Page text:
for ESOL professional development increased exponentially, and
there were not enough workshops to meet the demand, and in an
instant many teachers did not have the credentials they needed to
maintain their jobs. The Schultz Center sought to train hundreds
of educators who now needed an additional endorsement from
the state to teach this population. It was our job to get them the
training they needed in order to keep their job and to ensure we
have highly skilled teachers, in real terms and according to state
mandates,” explained Paty Savage, The Schultz Center for Teaching and Leadership.
“When our budget was drastically cut, we turned to virtual professional development to offer more courses to more teachers than
we did five years ago when we were three times the size,” explained
Cathy Brown, Volusia County Schools.
2 Who are our champions?
Every virtual learning program needs at least two champions:
one to serve as the virtual learning advocate at the district
leadership level and a second, equally passionate leader to
manage the program’s day-to-day operations.
The leadership-level leader doesn’t need to be a virtual learning expert, but needs to understand the role virtual learning
can play in supporting district goals – and then broadly communicate this to teachers, administrators, parents and the local
community. This champion must have the authority and influence to make budgeting and prioritizing decisions that favor
VIEW FROM THE FIELD
Dr. Mark Edwards, superintendent of Mooresville Graded Schools,
set out a clear vision of doing what’s right for “Every Child, Every
Day” – which then became the theme of the district’s strategic plan.
Superintendent Edwards first introduced virtual learning to the School
Board as a key part of that vision and followed that with a series of
meetings to unveil the new concept to the community, parents and
teachers. His efforts gained the approval and funding needed to put
laptops into the hands of every student in grades 4 through 12. In addition, he deployed a learning management system that became the
conduit for collaboration, communication and staff development.
In addition to the high-level champion, districts need one to
two professionals who will spread the leader’s vision by work-
met with all 51 principals
and asked for feedback
about successes and
challenges. We were able
to understand what they
really needed and they
knew they had a voice in
Director of Staff Development,
Collier County Public Schools
ing in small groups or one-on-one with teachers, administrators
and counselors. These professionals create operating policies,
manage content specialists and course facilitators, oversee
program finances, ensure the technology infrastructure scales
to meet current and future needs, and conduct training.
VIEWS FROM THE FIELD
“Put people in charge that have passion, understanding of online
learning, know the difference between online education and brickand-mortar education, and can use a district-wide perspective
to make decisions,” recommends Becky Nunnally, Cobb County
“We train the parents on how to use the learning management system and the laptop to access their child’s classes and grades, so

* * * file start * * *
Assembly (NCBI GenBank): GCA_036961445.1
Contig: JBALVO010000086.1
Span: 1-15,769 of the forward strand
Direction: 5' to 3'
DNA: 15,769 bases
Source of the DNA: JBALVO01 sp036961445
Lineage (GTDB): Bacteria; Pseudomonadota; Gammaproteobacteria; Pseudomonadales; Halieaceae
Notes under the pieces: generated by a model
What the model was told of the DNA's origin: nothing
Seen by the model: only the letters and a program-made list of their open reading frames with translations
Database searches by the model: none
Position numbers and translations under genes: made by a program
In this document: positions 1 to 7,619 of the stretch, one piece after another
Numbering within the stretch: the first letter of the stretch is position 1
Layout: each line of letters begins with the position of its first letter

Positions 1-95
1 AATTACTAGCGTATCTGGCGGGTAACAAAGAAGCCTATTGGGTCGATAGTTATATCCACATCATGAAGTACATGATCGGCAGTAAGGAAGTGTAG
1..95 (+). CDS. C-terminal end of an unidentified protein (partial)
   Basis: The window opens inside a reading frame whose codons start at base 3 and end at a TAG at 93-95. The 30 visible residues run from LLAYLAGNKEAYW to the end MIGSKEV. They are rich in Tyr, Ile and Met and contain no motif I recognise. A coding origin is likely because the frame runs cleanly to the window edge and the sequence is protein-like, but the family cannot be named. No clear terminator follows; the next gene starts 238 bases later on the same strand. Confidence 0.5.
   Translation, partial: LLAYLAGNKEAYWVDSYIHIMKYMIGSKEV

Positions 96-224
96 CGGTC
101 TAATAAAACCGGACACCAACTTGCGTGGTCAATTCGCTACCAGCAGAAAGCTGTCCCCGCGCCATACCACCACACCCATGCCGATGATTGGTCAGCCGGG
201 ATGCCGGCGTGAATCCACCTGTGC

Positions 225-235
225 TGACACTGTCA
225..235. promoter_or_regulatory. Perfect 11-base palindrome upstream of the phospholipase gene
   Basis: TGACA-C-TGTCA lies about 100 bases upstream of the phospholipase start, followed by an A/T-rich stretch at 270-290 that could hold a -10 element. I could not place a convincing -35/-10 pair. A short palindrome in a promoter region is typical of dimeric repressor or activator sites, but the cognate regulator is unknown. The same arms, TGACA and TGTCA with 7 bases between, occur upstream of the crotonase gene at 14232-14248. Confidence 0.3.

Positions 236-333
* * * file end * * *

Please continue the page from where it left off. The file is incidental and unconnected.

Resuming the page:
they have the knowledge to support their children’s online learning. Teacher training focuses on topics that merge technology and
pedagogy, such as 21st Century learning. We set aside 10 early
release days each year for teacher training and development, and
we have created a mentor program for new teachers,” Dr. Scott
Smith, Mooresville Graded Schools pointed out.
hat is our messaging?
Misconceptions about the value and mechanics of virtual learning proliferate among educators and the community. “There
are so many misconceptions about online learning: ‘Online
classes are easy,’ ‘Creating an online class just means putting
face-to-face materials online,’ and ‘You cannot teach what
I teach online,’” shared Paty Savage, The Schultz Center for
No doubt about
it, teachers hold
the key to virtual
Teaching and Leadership. “It is important to educate people on
what online learning is to change the misconceptions.”
Professionals advocating for virtual learning who address
these misconceptions directly will advance their cause more
effectively than those who allow the misconceptions to linger.
The virtual learning expert panel recommends actively communicating with and soliciting feedback from the district community about the virtual learning initiative. This ongoing dialog,
which should involve school administrators, teachers and
counselors, needs to be informational. For example, define the
benefits of virtual learning, describe the educational content
of an online class, share examples from proven programs and
highlight research to support what you claim.
VIEWS FROM THE FIELD
“Our Superintendent met with all 51 principals and asked for feedback about successes and challenges. We were able to understand
what they really needed and they knew they had a voice in this
process,” stated Traci Dami, Collier County Public Schools.
Ryan Gravette from Idaho Digital Learning Academy suggested
explaining “the level of expected rigor, the impact on your brand
and how you are different from other providers, what an online
course is and is not, virtual learning nomenclature, and your niche.”
4 H ow are we going to pay for it?
When it comes to financing virtual learning, educators can seek
new funding earmarked for virtual programming, redirect existing
monies or create a new revenue stream to underwrite the costs.
Some educators pursue a combination of all three approaches.
Grants, state funding and philanthropic resources represent